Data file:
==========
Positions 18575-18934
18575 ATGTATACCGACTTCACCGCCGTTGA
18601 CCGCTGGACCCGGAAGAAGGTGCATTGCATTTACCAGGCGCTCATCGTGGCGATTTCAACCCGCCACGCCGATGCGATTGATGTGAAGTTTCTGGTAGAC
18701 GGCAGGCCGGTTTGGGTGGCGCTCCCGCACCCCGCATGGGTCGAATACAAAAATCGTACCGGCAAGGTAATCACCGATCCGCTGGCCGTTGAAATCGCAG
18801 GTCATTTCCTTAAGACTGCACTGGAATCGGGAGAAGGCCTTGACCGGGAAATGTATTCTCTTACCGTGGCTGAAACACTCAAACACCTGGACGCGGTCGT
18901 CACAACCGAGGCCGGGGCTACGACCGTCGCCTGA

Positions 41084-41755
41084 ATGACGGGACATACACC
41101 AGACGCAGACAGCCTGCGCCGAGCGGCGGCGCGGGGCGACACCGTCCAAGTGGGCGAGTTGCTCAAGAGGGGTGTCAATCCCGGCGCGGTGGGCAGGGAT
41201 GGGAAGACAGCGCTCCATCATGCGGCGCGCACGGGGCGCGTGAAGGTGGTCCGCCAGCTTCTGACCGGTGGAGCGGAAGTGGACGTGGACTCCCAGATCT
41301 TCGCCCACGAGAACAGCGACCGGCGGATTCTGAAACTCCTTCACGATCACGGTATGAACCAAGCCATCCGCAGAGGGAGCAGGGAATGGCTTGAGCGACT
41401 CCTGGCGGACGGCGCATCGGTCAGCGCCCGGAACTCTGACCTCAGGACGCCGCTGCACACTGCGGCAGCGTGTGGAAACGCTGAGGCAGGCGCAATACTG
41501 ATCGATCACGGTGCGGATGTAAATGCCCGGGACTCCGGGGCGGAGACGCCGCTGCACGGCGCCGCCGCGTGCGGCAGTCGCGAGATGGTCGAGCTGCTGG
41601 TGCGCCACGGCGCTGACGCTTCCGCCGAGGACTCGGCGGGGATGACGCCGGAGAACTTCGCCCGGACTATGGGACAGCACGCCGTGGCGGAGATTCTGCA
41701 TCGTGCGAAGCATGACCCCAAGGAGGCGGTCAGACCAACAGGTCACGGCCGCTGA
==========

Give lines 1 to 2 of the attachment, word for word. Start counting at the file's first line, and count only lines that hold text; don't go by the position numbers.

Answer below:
Positions 18575-18934
18575 ATGTATACCGACTTCACCGCCGTTGA